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The Bell – From St. Louis to South Sioux City to ASU’s West campus

April 03, 2007

“…and therefore never send to know for whom the bell tolls; it tolls for thee.”

John Donne,”Devotions upon Emergent Occasions,” 1624

It stands nearly hidden behind ficus trees trimmed to hedge-height, but looms as large as the Fletcher Library or the Paley Gates at Arizona State University’s West campus.

You would be hard-pressed to find anyone who might know its name, but just about anyone familiar with the University of Oxford-esque campus can quickly point you to its location sandwiched between the University Center Building (UCB) and Faculty/Administration Building (FAB).

It is, of course, the ASU Bool Bell, a star performer at two of the West campus’ signature events.

“The bell seems to be – for me and for the campus – a sign for a new beginning, a starting point,” says Charles St. Clair, technical director for the Department of Interdisciplinary Arts and Performance (IAP) in ASU’s New College of Interdisciplinary Arts and Sciences.

Named for its donors – Herb and Betty Bool – the Bool Bell has a history that goes back much further than the West campus. In fact, the campus that today serves 9,000-plus students wasn’t even a glimmer in the eye of Arizona State University when the bell was cast in 1904 by the Stuckstede & Bros. Bell Foundry in St. Louis, Mo. The foundry operated continuously from 1864 through 1940 under several Stuckstede family names and was the largest American producer of bells west of Cincinnati. It also cast a three-ton bell that to this date remains the largest bell in St. Louis.

The bell was cast for the parishioners at St. Michael’s Church in South Sioux City, Neb. – church clergy had baptized the bell “St. Christina” upon order from the foundry and the name was struck onto it prior to delivery – where it chimed as the larger of two bells in the chapel’s belfry. When it rang for the last time at St. Michael’s is anyone’s guess, but it was eventually taken from its lofty steeple spot and, well, moved.

The Bools – Herb is an emeritus board member of the Banner Health Foundation – first spotted the one-ton dinger in 1973, not in a church setting, but in the front yard of Sam’s Antique’s at 32nd Street and McDowell in Phoenix. Informed by the Russian emigrant and Holocaust survivor who owned Sam’s that the bell was not for sale, the Bools returned a few years later and bought the property, the business and, of course, the bell.

The bell was moved from 32nd Street and McDowell and found respite as an exterior decoration at more than one of the Bool’s residences before the community-minded couple decided a permanent home was more fitting for such a hefty centerpiece. Enter the Arizona Historical Society and the logical notion of placing it at ASU’s fledgling, under-construction campus in 1983.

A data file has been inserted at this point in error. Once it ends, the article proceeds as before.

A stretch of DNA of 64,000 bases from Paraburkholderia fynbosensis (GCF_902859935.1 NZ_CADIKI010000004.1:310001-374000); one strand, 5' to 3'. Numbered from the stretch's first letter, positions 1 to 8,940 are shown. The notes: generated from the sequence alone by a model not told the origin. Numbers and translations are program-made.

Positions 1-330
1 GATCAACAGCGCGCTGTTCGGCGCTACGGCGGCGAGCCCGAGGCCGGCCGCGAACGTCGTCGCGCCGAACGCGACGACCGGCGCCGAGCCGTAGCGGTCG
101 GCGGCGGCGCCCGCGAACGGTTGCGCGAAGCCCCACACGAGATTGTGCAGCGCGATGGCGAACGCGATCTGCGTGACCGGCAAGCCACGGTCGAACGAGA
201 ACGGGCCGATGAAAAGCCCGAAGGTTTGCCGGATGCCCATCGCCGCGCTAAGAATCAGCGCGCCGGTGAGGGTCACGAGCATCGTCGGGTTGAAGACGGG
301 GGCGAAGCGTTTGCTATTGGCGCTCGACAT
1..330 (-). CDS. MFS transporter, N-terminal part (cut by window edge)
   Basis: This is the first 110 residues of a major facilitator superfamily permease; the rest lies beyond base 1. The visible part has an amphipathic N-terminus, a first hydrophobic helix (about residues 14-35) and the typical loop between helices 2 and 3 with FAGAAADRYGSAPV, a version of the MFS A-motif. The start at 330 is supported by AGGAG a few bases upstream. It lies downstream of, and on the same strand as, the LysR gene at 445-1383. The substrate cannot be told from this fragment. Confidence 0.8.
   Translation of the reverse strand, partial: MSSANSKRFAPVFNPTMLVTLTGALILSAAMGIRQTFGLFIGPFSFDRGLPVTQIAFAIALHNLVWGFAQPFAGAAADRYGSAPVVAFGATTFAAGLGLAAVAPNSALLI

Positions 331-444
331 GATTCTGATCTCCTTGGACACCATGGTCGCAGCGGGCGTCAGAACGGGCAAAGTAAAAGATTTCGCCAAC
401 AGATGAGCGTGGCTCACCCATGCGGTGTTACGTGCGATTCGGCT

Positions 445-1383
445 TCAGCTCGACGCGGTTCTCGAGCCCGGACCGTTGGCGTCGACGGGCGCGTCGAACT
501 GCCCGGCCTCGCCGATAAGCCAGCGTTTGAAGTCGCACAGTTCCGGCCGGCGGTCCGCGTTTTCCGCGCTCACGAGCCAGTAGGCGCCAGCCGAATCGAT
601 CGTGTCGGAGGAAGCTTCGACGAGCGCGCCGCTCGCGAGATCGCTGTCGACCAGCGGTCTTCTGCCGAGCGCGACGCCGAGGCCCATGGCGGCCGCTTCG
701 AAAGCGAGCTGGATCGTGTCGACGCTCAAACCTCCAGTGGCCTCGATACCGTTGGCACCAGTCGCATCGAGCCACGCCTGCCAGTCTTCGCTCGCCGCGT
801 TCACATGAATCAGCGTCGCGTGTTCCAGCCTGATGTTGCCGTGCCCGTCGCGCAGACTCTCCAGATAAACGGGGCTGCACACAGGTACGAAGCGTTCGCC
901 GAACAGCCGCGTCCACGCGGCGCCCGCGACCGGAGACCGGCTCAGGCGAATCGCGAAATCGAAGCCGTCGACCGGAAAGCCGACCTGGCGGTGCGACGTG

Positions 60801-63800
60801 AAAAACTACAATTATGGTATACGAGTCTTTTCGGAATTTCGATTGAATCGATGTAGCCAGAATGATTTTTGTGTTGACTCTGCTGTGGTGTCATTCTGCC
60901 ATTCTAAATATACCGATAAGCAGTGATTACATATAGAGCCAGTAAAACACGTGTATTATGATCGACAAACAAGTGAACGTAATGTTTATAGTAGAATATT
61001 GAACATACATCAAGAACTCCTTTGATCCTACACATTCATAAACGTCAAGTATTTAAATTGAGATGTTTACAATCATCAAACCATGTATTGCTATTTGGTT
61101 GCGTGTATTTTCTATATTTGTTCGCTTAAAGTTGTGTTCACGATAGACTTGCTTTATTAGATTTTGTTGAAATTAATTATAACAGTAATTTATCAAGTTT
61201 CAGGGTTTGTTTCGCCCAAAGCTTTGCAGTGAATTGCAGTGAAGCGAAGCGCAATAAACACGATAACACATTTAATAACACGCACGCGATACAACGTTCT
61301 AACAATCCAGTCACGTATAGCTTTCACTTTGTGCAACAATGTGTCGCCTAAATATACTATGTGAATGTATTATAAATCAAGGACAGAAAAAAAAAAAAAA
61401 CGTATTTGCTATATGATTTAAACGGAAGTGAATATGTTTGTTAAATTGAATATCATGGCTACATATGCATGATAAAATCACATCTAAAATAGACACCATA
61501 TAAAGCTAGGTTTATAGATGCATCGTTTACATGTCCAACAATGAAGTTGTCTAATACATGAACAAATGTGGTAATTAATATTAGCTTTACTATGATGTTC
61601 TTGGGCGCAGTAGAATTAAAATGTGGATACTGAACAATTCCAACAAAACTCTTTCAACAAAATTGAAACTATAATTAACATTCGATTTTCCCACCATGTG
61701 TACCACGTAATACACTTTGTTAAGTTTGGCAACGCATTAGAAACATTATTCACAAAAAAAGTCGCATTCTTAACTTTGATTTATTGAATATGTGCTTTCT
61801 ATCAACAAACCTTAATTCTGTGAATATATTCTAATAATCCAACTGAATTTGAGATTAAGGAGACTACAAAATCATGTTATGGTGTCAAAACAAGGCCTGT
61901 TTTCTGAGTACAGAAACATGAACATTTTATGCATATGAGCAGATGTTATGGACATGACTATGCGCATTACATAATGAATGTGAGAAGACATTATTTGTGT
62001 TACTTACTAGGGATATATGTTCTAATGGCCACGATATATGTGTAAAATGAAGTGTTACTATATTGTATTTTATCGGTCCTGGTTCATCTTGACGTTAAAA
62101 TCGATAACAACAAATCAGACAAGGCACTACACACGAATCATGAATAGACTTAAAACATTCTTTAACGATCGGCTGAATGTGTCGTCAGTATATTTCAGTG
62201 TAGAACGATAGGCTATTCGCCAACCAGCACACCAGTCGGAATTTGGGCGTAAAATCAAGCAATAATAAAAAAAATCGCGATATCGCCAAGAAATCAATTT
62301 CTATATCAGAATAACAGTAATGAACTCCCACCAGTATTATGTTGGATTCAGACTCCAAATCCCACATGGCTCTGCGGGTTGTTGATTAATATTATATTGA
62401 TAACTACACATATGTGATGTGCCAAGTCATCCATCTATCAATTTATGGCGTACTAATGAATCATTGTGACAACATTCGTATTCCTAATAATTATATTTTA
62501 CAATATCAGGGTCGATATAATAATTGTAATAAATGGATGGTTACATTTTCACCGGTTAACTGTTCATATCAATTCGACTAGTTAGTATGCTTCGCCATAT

On the occasion of the West campus’ 10th anniversary in 1994, the bell was the jumping off point for a time capsule that was interred just three feet south of its location – the time capsule will be opened in 2034 to celebrate the campus’ 50th year.

Today, the Bool Bell sounds the alarm that big things, important things, signature things are happening at ASU’s West campus. The silver and copper clapper is sounded to mark the beginning of convocation twice annually. It plays another headliner role, calling high school student marchers to gather each year for the January 15 Martin Luther King, Jr., Day celebration.

“Years ago, a committee was formed and we sat down to establish a precedent or a legacy that could be and would be passed down to future classes,” remembers St. Clair, an academic professional who teaches in the New College and is the booming voice introducing each of four West campus college graduation ceremonies and the formidable figure at the podium reciting Dr. King’s “I Have a Dream” speech. “The bell signifies a coming together and is a strong symbol. It’s different from the striking silhouette of Fletcher Library or the ornate, bold character of the Paley Gates. The bell calls us – it is a herald – to join together in a new journey.”

Editor’s note: Our thanks to the Dakota County (Neb.) Historical Society for its help in researching the bell’s time in South Sioux City. Staff at the Historical Society continues in its efforts to fill in the blanks.